Decarbonization Could Boost EV Sales

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Decarbonization Could Boost EV Sales
An electric vehicle charging station on the roof of a parking garage with a Silicon Valley view in Mountain View, California. © Michael Vi / stock.adobe.com

Electric vehicles could make up 90% of the United States’ passenger vehicle fleet by 2050 if the government and consumers become more aggressive about cutting carbon dioxide emissions, but they will be just 31% of the fleet if policies and practices evolve as they have been, BP predicted this week.

Released Monday, this year’s BP Energy Outlook covers three scenarios of how the world’s energy use will evolve: one assuming a rapid transition to policies that reduce carbon emissions from energy use by around 70% by 2050; a more rapid transition that BP refers to as net zero, in which shifts in societal practices reinforce policy changes to reduce carbon emissions by 95% by 2050; and a business-as-usual scenario in which assumes government policies and societal practices continue evolving as they have in recent years. The report included regional insights for the United States and Brazil.

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United States

The outlook projects the EV share of the U.S. passenger vehicle fleet by 2050 would reach 31% under business-as-usual, 93% under rapid transition and 96% under net zero.

The outlook projects the U.S. share of global energy demand to decline from 17% in 2018 to 13% in 2050 under business-as-usual. Under the other two scenarios, it would fall further to 11%, primarily reflecting efficiency measures in buildings and electrification in transport.

The county’s energy consumption would decline by a compound annual rate of just 0.1% out to 2050 under business-as-usual. Slightly sharper rates of 1% to 1.1% are expected under the other two scenarios. Total energy consumption would decline by 4% over that period under business-as-usual, by 27% under net zero and by 30% under the rapid transition scenario.

Oil’s share of U.S. energy consumption is projected to decline from 38% in 2018 to 28% under business-as-usual, 17% under a rapid transition and 8% under net zero. Oil demand would plateau before 2025 in all scenarios, BP said, “from a combination of COVID-related behavioral change, efficiency and electrification.”

Natural gas’s share of the country’s energy supply is expected to increase from 31% in 2018 to 36% in 2050 under a business-as-usual approach, but decline to 25% under a rapid transition and 14% in net zero. The company projected that U.S. liquid natural gas exports would increase almost tenfold by 2050 in the business-as-usual and rapid transition scenarios.

Renewables are expected to make inroads in the coming decades, the outlook suggests, more noticeably in the rapid transition and net zero scenarios. From a 6% share of U.S. energy consumption in 2018, renewables are expected to grow to 30% in the business-as-usual scenario, 46% in a rapid transition and 63% under a net zero scenario.

Coal’s share of energy consumption in the U.S. is forecasted to drop from 14% in 2018 to 3% in 2050 under business as usual, and to nothing under the other two scenarios. By the same token, its share of U.S. power generation is also expected to decline, from 33% in 2018 to 3% in 2050 under business-as-usual, and to zero under the other scenarios.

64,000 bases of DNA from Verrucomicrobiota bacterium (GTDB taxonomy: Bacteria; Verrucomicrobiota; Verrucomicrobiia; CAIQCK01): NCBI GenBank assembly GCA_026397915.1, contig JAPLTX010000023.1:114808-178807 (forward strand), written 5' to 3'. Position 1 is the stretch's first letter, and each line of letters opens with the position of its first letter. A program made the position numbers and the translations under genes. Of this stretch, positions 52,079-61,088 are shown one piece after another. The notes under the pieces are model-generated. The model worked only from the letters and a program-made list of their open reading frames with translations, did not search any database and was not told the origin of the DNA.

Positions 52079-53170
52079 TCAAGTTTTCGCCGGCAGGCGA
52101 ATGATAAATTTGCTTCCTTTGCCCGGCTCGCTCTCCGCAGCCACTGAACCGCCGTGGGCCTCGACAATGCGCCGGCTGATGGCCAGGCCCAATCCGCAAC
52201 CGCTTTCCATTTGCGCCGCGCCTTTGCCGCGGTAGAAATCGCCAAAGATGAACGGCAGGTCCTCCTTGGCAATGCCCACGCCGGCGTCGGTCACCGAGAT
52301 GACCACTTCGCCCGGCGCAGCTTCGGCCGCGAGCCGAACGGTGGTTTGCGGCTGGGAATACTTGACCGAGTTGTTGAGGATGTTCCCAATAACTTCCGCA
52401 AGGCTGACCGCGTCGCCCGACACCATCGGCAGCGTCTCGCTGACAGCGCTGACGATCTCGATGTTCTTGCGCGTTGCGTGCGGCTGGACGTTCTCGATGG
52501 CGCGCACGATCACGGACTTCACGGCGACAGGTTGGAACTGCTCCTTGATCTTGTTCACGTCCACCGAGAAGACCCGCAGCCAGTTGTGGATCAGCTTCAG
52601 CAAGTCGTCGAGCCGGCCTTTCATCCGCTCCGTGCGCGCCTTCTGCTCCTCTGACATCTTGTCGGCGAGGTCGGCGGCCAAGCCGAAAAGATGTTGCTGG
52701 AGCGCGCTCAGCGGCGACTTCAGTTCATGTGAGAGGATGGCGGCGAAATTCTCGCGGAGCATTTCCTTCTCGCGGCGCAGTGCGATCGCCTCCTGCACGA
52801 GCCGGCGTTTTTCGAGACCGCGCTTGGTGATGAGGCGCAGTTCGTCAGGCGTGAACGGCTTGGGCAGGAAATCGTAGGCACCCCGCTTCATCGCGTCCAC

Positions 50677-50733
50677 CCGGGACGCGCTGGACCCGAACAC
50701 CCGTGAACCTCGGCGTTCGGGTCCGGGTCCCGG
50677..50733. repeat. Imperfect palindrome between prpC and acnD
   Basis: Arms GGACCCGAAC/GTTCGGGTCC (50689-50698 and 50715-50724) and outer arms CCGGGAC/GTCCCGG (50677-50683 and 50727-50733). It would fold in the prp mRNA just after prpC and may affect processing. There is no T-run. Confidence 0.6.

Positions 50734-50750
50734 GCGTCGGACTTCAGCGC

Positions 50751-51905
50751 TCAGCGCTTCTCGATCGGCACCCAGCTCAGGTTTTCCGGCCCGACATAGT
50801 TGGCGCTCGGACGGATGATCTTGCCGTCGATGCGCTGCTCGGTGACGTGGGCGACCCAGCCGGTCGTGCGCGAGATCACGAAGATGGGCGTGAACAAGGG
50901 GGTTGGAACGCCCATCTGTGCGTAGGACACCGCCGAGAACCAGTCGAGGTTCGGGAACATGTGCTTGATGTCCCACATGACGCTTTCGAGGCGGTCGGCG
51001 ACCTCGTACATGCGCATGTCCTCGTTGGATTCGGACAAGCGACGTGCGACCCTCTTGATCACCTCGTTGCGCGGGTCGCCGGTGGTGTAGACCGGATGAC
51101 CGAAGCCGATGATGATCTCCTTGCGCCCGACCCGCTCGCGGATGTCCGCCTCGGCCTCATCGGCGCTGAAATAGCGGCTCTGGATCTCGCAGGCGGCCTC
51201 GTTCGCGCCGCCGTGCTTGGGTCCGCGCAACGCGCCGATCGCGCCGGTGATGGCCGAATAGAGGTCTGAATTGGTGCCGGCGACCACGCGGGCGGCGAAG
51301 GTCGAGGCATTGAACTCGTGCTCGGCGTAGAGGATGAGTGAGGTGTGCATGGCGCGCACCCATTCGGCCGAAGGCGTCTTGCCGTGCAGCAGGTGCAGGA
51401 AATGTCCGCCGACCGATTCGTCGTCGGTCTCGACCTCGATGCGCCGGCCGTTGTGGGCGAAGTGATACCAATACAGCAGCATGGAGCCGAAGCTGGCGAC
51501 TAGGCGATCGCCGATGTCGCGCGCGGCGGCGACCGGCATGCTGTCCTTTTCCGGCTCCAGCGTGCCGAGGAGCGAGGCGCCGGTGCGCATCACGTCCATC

Brazil

BP also examined the energy outlook for Brazil, which has a low carbon energy mix due to a very high hydro power base and heavy reliance on renewables to meet its energy demands.

Brazil’s share of global energy would increase slightly from 2.1% in 2018 to 2050 under all three scenarios: to 2.8% under business-as-usual, and to 3.1% to 3.2% in the other two scenarios.

The country’s energy consumption would decline slightly, by 4%, under a business-as-usual scenario, and more dramatically under a rapid transition and net zero scenario, at 30% and 27%, respectively.

The outlook projects that the South American country’s energy demand will decline at a 1.6% compound annual rate to 2050 under business-as-usual. The other scenarios differ little, declining at 1.5%.

Most of the country’s growth in primary demand to 2050 comes from the industry sector, which expands by 83% in a business-as-usual scenario, 101% in a rapid transition and 111% in a net zero scenario. Transport is the second largest in terms of energy demand growth by sector over that period.

The country remains one of the largest hydroelectric producers in the world, although this is expected to decline out to 2050. It accounted for 28% of Brazil’s energy mix in 2018. The outlook expects that to decrease to 21% under business-as-usual, 24% from a rapid transition and 26% under net zero scenario.

In all three scenarios, renewables’ share in Brazil’s energy mix is expected to expand rapidly, from 15% in 2018 to 32% under business-as-usual, 32% from a rapid transition and 54% in a net zero scenario.

Oil loses share in all three scenarios, declining from 39% in 2018 to 28% under business-as-usual, 14% in from a rapid transition and 7% under a net zero scenario.

Projections for Brazil’s CO2 emissions out to 2050 vary widely among the three scenarios: a 26% increase under business-as-usual, compared to declines of 41% under a rapid transition and 92% in a net zero scenario.

The 2019 BP Energy Outlook documents may be downloaded from the BP website.

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Brazil    Electric Vehicles    Finished Lubricants    Miscellaneous    Region    South America    U.S.A.